“The Regent Espartero, and the tutor Arguelles, are doing all in their power to keep the young Queen and the Infanta in good humour, encouraging the Princesses in many little indulgences suitable to their age and sex, especially in the article of dress, in which their royal mother was more than inattentive. This line of conduct, coupled with the expected arrival of the Infant, Don Francisco de Paula and his family, who are to be received with every mark of respect, indicates that the present rulers of Spain, aware of their critical situation, wish to strengthen themselves by the support of the great majority of the royal family.”
Thus, if the royal family of Spain have an excess of courtesy and benevolence towards the people, such blessings will drop upon them from the fringed petticoats of the little sovereign. Thus curiously considered, may we not trace a bounteous political measure to the lace veil of a Queen, and find a great national benefit in the toe of a slipper?
Happy Spaniards! Give fine clothes to your rulers, and they yearn with benevolence towards the donors. They do not walk about the streets of Madrid, smiling in the strength of their wardrobe at the nakedness of those who have subscribed the bravery. Oh, ye “well-dressed gentlemen,” and oh, ye “well-to-do artisans!”—be instructed by the new petticoats of Queen Isabella, and smile no at rags and famine.
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PUNCH’S PENCILLINGS.—No. XII.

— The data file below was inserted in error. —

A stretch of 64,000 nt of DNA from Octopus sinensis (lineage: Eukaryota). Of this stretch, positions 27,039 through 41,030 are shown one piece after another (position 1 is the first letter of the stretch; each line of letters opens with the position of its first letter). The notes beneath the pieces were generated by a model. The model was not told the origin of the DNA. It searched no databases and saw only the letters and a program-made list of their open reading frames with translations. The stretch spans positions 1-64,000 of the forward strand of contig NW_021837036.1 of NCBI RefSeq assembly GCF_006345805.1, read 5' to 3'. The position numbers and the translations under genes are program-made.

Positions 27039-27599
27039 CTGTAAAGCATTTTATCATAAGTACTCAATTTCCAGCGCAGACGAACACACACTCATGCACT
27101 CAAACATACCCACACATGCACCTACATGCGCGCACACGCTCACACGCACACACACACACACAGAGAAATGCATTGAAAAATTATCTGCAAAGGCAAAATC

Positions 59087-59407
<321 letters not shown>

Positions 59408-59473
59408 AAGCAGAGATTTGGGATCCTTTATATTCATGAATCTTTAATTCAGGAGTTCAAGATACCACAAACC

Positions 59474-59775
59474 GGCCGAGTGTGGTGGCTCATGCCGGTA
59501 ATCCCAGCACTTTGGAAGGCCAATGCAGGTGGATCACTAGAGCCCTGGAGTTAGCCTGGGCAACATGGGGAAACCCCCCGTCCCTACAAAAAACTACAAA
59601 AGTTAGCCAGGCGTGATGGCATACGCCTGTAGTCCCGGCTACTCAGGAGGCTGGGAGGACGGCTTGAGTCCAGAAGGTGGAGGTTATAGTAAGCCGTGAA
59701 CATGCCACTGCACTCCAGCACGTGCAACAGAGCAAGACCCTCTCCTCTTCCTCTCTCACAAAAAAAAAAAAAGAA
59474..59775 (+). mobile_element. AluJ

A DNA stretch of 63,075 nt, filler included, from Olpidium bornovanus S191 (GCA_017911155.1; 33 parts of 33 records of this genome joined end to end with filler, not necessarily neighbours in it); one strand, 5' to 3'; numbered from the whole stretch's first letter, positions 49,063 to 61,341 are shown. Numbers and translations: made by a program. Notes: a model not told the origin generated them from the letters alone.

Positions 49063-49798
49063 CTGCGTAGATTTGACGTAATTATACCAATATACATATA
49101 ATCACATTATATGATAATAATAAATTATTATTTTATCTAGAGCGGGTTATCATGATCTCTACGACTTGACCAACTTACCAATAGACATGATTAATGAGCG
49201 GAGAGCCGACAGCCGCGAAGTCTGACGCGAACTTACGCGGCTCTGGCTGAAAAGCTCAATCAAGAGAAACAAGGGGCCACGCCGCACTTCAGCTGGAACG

[Illustration: THE TORY PEACOCKS AND THE FINSBURY DAW.]
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TRANSACTIONS OF THE GEOLOGICAL SOCIETY OF HOOKHAM-CUM-SNIVEY.
There is not a more interesting science than geology, which, as our readers are aware, treats principally of mud and minerals. The association at Hookham-cum-Snivey has been very active during the summer, and may be said to have been up to its knees in dirt and filth, gravel and gypsum, coal, clay and conglomerate, for a very considerable period.
It having been determined to open a sewer where the old Hookham-road meets with the ancient Roman footpath at Snivey, the junction of which gives name to the modern town, the Geological Association passed a strong resolution, in which it was asserted, that the opportunity had at length arrived for solving the great doubt that had long perplexed the minds of the inhabitants as to whether the soil in the neighbourhood was crustaceous or carboniferous. The crustaceous party had been long triumphing in the fact, that a mouldy piece of bread had been found at two feet below the surface, when digging for the foundation of a swing erected in a garden in the neighbourhood; but the carboniferous enthusiasts had been thrown into ecstacies, by the sexton having come upon a regular strata of undoubted cinders, in clearing out